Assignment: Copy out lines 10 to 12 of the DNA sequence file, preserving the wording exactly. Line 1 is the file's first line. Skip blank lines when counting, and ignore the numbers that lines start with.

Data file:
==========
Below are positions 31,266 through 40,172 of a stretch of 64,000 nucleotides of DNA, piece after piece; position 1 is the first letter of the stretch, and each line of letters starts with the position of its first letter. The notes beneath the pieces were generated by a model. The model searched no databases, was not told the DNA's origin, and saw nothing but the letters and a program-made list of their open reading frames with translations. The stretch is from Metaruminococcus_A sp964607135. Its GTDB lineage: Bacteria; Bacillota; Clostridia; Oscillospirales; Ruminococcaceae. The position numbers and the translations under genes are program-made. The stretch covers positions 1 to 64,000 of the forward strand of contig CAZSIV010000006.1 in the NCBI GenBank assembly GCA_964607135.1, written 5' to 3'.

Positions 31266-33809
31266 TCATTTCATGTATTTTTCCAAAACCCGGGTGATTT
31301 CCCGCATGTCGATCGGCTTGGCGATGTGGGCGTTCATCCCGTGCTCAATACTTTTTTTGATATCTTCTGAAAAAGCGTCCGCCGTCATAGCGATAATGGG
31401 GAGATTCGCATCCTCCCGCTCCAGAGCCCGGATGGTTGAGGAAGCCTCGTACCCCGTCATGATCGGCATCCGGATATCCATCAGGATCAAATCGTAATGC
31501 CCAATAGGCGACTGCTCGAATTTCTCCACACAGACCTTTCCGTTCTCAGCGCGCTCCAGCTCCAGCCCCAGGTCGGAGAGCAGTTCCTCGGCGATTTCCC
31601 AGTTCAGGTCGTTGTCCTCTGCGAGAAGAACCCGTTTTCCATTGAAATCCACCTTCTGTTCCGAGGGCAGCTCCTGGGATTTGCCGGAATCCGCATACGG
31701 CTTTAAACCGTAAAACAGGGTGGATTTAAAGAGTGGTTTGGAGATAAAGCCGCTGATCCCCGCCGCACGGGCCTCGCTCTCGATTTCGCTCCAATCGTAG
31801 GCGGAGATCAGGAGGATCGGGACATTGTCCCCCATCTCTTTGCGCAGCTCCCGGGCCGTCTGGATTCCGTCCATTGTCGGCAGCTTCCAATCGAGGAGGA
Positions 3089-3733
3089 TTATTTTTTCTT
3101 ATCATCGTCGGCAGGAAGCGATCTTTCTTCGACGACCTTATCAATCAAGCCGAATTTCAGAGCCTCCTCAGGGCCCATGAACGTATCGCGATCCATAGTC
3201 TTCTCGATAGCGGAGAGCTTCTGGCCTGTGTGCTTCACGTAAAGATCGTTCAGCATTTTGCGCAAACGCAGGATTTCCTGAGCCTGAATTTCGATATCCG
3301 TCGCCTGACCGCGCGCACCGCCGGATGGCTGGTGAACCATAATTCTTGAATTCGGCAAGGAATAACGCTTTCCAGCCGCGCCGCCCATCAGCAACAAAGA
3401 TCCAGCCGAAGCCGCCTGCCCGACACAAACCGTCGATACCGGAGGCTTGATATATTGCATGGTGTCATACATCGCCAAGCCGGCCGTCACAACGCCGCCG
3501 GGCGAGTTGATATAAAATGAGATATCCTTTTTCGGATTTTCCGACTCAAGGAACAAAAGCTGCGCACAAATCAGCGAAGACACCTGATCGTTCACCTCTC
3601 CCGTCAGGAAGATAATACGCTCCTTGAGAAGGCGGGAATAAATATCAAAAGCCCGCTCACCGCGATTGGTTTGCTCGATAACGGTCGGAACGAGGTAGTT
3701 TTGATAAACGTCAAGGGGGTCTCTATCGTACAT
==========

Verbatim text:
Positions 3089-3733
3089 TTATTTTTTCTT
3101 ATCATCGTCGGCAGGAAGCGATCTTTCTTCGACGACCTTATCAATCAAGCCGAATTTCAGAGCCTCCTCAGGGCCCATGAACGTATCGCGATCCATAGTC